Julian Schmücker is the European Banking Federation expert on cloud computing and organiser of the federation’s Cloud Banking Forum – a policy hub for European banks, cloud service providers and EU observers. Ahead of his appearance at Tech Week Frankfurt 2019, Julian breaks down the best practices for banking in the cloud
European banks fully understand the importance of cloud and are keen to take advantage of this promising technology’s innovative potential. They are looking at cloud closely and are aware of the effects that technological advancement can have on the future of IT, the emergence of an ecosystem and the overall evolution of the sector.
Banks are chiefly aware of the cloud’s potential for improved processing power. Instead of pre-purchasing capacity at the maximum expected computing need, the on-demand usage of cloud allows banks to ‘burst into cloud’ instead, a speed increase that makes IT results available to banks faster. At this year’s EBF European Banking Summit a British internationally operating financial institution revealed how it cuts down processing time for liquidity reporting from 48 hours to about 3 hours using the cloud.
In addition to making existing applications cloud-ready, banks can breed entirely new cloud-based applications, using innovative development partners. In this scenario, European banks tend to follow a strategic approach before making such applications operational. A proof-of-concept from the cooperating partners is just one phase in a step-by-step process for the introduction of a new solution.
Cloud adoption does not stand on its own but combines the computing power and data storage possibilities with – for example – AI solutions for data analysis or the Internet of things (IoT). Information can be processed faster, which helps to tailor services to customers.
Think of a credit-related data-driven pay-per-use loan, such as an investment loan for machines in hardware production. The repayment of such a loan could cost less than a traditional linear repayment, once machines’ production count is considered for repayment calculation, via IoT data sharing. If the machine is used less than planned, the repayment of a loan would cost less than that of a traditional linear repayment loan and vice versa. In such a scenario, the cloud could enable timely and secure data transfers. While this use case may not reflect widely-used cloud applications, it reflects the possibilities available.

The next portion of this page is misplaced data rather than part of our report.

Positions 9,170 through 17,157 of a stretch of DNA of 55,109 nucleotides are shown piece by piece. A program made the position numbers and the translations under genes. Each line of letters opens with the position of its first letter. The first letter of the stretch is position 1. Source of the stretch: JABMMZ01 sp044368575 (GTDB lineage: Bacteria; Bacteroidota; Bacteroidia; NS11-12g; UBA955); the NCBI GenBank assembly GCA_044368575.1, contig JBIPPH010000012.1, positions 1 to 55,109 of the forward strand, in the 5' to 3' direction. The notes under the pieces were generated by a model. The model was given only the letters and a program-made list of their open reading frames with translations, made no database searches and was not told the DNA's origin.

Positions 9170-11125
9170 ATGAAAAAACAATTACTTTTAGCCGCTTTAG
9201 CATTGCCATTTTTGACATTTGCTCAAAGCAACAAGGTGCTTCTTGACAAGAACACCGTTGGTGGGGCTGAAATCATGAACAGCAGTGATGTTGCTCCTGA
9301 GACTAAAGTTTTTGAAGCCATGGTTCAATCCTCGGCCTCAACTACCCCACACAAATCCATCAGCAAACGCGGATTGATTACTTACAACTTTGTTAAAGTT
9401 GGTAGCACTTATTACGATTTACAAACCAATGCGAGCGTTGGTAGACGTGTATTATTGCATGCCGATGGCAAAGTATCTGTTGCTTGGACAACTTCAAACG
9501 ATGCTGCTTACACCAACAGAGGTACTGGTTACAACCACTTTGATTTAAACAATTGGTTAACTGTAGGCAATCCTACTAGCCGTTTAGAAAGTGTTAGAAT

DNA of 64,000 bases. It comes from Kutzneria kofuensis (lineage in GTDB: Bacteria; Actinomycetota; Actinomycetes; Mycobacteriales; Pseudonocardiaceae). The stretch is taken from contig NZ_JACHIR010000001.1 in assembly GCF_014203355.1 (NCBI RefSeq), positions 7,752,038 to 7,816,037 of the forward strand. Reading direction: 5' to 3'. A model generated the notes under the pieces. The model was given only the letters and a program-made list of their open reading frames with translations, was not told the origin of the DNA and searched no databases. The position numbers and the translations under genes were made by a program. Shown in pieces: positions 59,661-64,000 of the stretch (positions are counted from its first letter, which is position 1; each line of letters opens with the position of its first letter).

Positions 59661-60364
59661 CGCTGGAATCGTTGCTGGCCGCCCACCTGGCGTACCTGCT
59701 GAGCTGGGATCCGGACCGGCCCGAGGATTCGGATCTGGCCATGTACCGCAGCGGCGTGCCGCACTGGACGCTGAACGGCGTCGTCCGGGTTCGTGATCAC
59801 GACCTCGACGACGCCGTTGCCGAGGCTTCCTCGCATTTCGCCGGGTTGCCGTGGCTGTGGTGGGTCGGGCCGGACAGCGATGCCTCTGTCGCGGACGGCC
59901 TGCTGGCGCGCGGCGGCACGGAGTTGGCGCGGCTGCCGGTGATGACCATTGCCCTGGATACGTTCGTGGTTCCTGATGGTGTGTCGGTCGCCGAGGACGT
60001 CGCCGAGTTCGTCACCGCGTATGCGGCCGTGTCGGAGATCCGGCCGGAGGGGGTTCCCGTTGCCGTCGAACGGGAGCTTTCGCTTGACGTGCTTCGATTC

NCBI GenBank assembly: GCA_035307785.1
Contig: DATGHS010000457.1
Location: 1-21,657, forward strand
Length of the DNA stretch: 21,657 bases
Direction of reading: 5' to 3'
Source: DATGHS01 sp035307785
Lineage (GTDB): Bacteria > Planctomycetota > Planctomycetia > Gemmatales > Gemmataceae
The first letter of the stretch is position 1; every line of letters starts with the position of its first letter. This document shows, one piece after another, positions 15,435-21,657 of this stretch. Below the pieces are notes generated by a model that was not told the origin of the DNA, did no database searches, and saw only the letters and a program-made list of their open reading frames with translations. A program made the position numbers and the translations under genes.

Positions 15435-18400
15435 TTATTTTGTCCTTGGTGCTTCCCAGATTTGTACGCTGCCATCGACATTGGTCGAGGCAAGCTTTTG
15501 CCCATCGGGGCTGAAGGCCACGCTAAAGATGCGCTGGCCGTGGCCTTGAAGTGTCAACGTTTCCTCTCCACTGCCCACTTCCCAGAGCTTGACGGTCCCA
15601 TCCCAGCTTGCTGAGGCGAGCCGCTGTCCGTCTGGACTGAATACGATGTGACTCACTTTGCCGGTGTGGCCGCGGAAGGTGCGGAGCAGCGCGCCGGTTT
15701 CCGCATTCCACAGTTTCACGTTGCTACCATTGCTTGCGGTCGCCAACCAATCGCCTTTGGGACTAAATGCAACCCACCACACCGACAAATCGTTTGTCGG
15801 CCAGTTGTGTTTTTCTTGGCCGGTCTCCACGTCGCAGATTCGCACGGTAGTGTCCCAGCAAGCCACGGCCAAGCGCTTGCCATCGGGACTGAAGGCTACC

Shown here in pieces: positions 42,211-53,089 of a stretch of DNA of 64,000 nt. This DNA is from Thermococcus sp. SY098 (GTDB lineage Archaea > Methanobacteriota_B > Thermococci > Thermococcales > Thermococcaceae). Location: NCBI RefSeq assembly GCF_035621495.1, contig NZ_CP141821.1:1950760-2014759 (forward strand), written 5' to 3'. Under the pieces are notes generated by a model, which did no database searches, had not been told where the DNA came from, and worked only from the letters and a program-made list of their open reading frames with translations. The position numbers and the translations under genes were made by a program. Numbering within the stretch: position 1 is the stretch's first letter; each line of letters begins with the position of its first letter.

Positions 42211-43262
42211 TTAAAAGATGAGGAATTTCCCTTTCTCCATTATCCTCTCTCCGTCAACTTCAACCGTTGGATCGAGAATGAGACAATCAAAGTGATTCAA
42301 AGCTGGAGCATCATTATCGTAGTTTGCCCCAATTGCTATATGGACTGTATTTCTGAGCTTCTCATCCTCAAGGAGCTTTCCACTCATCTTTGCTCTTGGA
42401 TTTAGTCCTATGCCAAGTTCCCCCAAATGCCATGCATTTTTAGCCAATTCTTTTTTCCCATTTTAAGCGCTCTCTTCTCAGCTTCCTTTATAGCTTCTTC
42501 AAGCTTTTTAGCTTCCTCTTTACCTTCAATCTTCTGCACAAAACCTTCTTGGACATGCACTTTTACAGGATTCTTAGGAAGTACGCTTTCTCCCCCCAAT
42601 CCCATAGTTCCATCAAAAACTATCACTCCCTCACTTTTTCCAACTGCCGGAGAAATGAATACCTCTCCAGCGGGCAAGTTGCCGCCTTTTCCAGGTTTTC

Further, with AI and machine learning, cloud technology can enable real-time information collection and analysis. Consider an information warning system for credit risk analysts that uses an AI service to collect publicly available information, and external data from commercial information providers, and then store it on the cloud. With AI-based language processing and translation, machine-learning algorithms could then extract warnings according to the end-user’s preferences.
Numbers show a slow rise in cloud adoption among European enterprises, including in financial services. According to Eurostat, 26 percent of enterprises were using cloud computing in December 2018. Despite a sizable increase compared to 2014 (19 percent), the numbers do not mirror the rise in sophistication of cloud itself over the same period. In part, this difference is linked to the complexity of cloud migration under existing regulation, especially in the financial sector.
The current EU rules require banks to consider a large number of conditions before moving their business to the cloud. These rules are mainly targeted at preserving financial stability. An example are the rules implemented by national supervisors to oversee the outsourcing to cloud service providers, following 2019 guidelines and earlier recommendations by the European Banking Authority (EBA).